5 things to know before the stock market opens Thursday

Differences in bond and equity markets are causing confusion for investors, says G Squared's Greene

Here are the most important news items that investors need to start their trading day:

1. March muddle

Stocks were mixed Wednesday as investors chewed over fresh jobs data and new comments from Federal Reserve Chairman Jerome Powell. The latest ADP jobs report showed that private payrolls grew more than expected in February. Powell, meanwhile, told House lawmakers very much the same things he told senators on Tuesday, that the Fed may well have to raise rates faster to cool down the economy. Powell did say, however, it’s still not decided what the Fed will do at its meeting later this month. Several retail names report quarterly earnings after the bell Thursday, including Gap and Ulta. Follow live markets updates.

2. Silvergate melts down

Silvergate logo displayed on a phone screen and representation of cryptocurrencies are seen in this illustration photo taken in Krakow, Poland on January 29, 2023.

Jakub Porzycki | Nurphoto | Getty Images

Another major crypto player bites the dust, as the fallout spreads from the failure of Sam Bankman-Fried’s FTX. Silvergate Capital, a major lender in the cryptocurrency world that counted FTX as a key customer, said Wednesday it would close up shop and wind down its bank. The company said it would repay all of its deposits, but it didn’t explain how it would resolve claims against the business. The firm’s collapse comes soon after it delayed its annual financial report and warned that it could fail. Silvergate is also facing several regulatory probes and an investigation by the U.S. Justice Department.

3. Norfolk Southern CEO faces senators

This photo taken with a drone shows the continuing cleanup of portions of a Norfolk Southern freight train that derailed in East Palestine, Ohio, Thursday, Feb. 9, 2023.

Gene J. Puskar | AP

Norfolk Southern CEO Alan Shaw is set to testify at 10 a.m. ET before a Senate panel as he and his railroad company continue to clean up an environmental, political and public relations mess. Lawmakers have said they want to know more about the early February derailment of a Norfolk Southern train carrying hazardous chemicals through eastern Ohio. Shaw intends to tell lawmakers that he’s “deeply sorry” for the derailment and that the company is working to “make it right,” according to prepared remarks. While Shaw and officials have said it’s safe to return to East Palestine, the town most affected by the disaster, residents and cleanup workers have reported rashes, sore throats and other illnesses. No fatalties have been reported.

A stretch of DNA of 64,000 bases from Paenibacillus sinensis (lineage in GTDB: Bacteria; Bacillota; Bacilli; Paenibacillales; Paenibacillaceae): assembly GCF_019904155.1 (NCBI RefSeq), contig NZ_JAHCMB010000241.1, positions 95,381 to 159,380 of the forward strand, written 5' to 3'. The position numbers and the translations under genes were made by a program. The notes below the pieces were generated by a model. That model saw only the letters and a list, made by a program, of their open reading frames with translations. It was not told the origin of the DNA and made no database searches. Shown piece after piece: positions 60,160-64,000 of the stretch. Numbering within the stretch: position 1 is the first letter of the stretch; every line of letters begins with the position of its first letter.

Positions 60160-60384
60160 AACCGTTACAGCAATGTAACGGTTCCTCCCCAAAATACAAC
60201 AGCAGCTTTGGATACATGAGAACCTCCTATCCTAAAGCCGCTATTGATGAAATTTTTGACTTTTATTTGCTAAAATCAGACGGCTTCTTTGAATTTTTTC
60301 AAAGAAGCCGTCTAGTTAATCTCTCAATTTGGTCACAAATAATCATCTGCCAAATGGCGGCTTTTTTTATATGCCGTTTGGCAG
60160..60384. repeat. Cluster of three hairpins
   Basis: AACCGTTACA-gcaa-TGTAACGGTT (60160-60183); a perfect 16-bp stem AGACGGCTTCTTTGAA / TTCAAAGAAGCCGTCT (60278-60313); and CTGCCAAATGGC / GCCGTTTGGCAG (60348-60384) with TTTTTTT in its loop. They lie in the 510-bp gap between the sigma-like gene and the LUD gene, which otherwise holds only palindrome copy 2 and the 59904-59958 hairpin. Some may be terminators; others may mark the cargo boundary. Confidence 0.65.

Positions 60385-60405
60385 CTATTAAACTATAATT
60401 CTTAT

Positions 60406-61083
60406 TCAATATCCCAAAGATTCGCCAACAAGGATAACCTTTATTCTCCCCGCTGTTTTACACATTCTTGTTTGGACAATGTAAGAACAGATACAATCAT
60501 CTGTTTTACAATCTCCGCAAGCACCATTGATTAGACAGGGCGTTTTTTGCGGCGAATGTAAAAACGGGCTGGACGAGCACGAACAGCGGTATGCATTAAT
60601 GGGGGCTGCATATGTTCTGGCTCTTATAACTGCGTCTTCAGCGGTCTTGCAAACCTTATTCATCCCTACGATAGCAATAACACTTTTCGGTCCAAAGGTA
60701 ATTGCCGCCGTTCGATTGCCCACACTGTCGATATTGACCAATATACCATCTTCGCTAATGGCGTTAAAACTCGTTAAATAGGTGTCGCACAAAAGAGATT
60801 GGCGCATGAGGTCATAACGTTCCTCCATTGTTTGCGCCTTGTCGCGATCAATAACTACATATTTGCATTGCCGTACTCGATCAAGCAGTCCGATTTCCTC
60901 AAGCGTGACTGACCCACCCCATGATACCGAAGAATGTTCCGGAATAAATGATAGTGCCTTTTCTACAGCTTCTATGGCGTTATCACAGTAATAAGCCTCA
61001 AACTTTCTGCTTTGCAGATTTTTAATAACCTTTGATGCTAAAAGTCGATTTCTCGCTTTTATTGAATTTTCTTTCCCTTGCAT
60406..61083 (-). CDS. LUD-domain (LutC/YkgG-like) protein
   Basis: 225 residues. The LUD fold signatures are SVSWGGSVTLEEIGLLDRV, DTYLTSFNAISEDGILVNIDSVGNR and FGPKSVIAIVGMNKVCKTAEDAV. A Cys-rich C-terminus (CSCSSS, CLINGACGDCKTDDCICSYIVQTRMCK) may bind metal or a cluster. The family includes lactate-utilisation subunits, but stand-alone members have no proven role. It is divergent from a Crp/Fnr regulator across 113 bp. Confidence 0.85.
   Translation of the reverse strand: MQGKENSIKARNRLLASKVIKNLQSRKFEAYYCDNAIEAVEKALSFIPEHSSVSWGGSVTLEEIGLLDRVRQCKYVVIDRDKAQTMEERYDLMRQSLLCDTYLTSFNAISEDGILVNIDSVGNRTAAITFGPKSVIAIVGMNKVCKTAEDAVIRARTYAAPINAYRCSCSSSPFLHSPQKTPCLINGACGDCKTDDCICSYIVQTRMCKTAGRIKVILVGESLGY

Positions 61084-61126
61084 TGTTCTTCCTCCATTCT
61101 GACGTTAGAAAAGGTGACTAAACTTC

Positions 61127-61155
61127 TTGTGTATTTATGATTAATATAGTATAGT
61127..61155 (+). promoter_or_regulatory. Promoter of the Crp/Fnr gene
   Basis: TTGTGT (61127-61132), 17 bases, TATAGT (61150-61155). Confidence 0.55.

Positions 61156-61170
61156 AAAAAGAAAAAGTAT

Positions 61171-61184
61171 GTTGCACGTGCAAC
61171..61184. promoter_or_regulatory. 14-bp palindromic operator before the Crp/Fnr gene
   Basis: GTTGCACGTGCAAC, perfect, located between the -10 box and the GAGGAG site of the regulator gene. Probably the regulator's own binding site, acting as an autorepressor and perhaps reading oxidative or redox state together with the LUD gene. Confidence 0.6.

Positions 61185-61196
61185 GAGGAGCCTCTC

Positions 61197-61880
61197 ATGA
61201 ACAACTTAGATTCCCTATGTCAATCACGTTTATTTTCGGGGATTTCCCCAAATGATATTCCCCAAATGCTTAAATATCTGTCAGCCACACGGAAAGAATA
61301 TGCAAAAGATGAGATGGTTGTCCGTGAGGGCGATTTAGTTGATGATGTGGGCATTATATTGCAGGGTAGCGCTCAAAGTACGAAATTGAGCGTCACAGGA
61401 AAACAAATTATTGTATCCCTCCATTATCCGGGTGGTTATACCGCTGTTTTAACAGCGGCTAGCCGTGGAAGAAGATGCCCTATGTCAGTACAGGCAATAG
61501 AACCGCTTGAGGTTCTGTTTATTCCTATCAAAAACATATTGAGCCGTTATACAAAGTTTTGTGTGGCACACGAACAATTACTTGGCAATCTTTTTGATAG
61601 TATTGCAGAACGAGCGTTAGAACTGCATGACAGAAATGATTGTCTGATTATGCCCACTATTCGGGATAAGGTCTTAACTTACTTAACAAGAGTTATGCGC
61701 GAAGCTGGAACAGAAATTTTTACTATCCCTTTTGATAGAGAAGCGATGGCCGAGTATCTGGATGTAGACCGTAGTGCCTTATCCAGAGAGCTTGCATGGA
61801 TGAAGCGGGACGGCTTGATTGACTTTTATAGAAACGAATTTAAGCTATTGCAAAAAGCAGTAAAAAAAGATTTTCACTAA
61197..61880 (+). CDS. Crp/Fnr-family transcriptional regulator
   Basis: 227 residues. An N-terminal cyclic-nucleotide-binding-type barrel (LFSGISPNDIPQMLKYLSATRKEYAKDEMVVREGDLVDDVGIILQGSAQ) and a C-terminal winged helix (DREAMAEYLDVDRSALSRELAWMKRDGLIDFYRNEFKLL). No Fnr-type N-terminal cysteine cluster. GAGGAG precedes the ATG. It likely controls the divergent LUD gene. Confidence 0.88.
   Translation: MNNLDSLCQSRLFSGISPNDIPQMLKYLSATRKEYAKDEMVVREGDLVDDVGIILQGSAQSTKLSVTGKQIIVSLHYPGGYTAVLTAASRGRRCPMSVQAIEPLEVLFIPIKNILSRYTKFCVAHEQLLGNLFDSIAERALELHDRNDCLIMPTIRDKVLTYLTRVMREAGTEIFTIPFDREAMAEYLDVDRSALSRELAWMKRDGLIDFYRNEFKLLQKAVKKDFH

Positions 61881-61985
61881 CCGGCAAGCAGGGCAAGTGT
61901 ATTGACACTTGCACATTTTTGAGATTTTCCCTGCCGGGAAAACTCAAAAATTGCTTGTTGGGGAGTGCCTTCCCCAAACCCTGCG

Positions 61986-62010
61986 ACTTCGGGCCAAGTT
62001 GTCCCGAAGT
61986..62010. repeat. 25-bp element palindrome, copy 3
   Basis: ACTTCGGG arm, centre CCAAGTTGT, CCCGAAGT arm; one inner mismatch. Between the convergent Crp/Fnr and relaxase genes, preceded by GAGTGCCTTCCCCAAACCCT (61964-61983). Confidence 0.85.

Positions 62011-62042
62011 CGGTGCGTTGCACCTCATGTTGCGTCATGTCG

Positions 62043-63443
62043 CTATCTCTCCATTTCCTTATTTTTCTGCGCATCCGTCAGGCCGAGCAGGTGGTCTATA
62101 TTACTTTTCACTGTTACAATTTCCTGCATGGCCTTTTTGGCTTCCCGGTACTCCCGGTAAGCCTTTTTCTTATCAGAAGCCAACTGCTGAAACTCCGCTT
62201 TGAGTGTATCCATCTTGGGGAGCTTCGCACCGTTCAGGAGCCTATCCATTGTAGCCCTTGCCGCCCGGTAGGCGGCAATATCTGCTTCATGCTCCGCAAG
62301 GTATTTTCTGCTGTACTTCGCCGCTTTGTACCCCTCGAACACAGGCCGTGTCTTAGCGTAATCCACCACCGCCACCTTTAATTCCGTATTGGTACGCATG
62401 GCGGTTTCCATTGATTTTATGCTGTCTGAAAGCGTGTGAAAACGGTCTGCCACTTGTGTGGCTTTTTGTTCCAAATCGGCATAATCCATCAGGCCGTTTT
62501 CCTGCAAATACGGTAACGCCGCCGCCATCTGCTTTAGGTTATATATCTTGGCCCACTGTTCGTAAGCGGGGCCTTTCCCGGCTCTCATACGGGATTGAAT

4. WWE’s gambit

WWE in talks to legalize betting on scripted matches

As odd as it may sound – gambling on scripted matches – people do bet on pro wrestling outcomes. But that part of the gambling world hasn’t gotten an official blessing from the biggest dog on the wrestling block, WWE. Until now. CNBC’s Alex Sherman reported Wednesday that Vince McMahon’s World Wrestling Entertainment has held talks with regulators in Michigan and Colorado about legalized bets on certain scripted matches. How would it work? It’s complicated, but sources say WWE is arguing it could be like betting on the Oscars, in which results are known by a few people before winners are announced but are otherwise under lock and key. It’s a tough sell for regulators and gambling companies alike, to be sure. Colorado’s gambling authority told CNBC late Wednesday, hours after the story broke, that it wasn’t considering the idea.

5. Russian airstrikes hammer Ukraine

A view of a site after explosions in Ukraine’s capital Kyiv on March 9, 2023. Many vehicles were damaged by the explosions.

Anadolu Agency | Anadolu Agency | Getty Images

Russia resumed its wave of airborne terror on Ukraine, firing 81 missiles at cities such as Kyiv and Odesa in the early morning hours Thursday, according to Ukrainian officials. The barrage included six hypersonic missiles, which are too fast for Ukraine to intercept, the officials said. Kyiv’s mayor said 40% of the capital’s residents were without heat as a result of the attack. Elsewhere in Ukraine, the Zaporizhzhia nuclear power plant – the largest in Europe – has gone into “blackout mode.” Follow live war updates.

– CNBC’s Hakyung Kim, MacKenzie Sigalos, Noah Sheidlower, Alex Sherman and Holly Ellyatt contributed to this report.

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